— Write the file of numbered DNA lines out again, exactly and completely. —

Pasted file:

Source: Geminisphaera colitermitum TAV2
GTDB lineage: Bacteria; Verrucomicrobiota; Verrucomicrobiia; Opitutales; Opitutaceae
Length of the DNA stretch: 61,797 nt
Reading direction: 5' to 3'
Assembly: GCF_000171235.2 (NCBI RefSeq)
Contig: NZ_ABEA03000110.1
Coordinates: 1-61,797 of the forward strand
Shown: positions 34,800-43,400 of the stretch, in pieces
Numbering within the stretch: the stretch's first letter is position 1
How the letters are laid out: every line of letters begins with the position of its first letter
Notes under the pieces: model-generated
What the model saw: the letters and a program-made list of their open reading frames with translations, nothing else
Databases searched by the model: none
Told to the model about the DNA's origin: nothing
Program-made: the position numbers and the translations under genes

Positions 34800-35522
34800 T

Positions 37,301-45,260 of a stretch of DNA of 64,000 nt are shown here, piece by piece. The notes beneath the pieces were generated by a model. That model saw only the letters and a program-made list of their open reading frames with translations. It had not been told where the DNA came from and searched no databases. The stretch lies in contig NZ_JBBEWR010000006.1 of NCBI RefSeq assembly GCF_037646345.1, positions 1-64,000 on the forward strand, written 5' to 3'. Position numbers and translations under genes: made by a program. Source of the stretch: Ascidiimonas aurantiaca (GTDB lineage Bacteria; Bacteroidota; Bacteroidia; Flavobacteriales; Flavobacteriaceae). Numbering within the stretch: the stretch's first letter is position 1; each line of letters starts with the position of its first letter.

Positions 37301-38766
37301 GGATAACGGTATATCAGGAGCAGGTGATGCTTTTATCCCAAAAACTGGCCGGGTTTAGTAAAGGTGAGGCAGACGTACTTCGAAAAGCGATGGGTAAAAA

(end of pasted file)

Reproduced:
Source: Geminisphaera colitermitum TAV2
GTDB lineage: Bacteria; Verrucomicrobiota; Verrucomicrobiia; Opitutales; Opitutaceae
Length of the DNA stretch: 61,797 nt
Reading direction: 5' to 3'
Assembly: GCF_000171235.2 (NCBI RefSeq)
Contig: NZ_ABEA03000110.1
Coordinates: 1-61,797 of the forward strand
Shown: positions 34,800-43,400 of the stretch, in pieces
Numbering within the stretch: the stretch's first letter is position 1
How the letters are laid out: every line of letters begins with the position of its first letter
Notes under the pieces: model-generated
What the model saw: the letters and a program-made list of their open reading frames with translations, nothing else
Databases searched by the model: none
Told to the model about the DNA's origin: nothing
Program-made: the position numbers and the translations under genes

Positions 34800-35522
34800 T

Positions 37,301-45,260 of a stretch of DNA of 64,000 nt are shown here, piece by piece. The notes beneath the pieces were generated by a model. That model saw only the letters and a program-made list of their open reading frames with translations. It had not been told where the DNA came from and searched no databases. The stretch lies in contig NZ_JBBEWR010000006.1 of NCBI RefSeq assembly GCF_037646345.1, positions 1-64,000 on the forward strand, written 5' to 3'. Position numbers and translations under genes: made by a program. Source of the stretch: Ascidiimonas aurantiaca (GTDB lineage Bacteria; Bacteroidota; Bacteroidia; Flavobacteriales; Flavobacteriaceae). Numbering within the stretch: the stretch's first letter is position 1; each line of letters starts with the position of its first letter.

Positions 37301-38766
37301 GGATAACGGTATATCAGGAGCAGGTGATGCTTTTATCCCAAAAACTGGCCGGGTTTAGTAAAGGTGAGGCAGACGTACTTCGAAAAGCGATGGGTAAAAA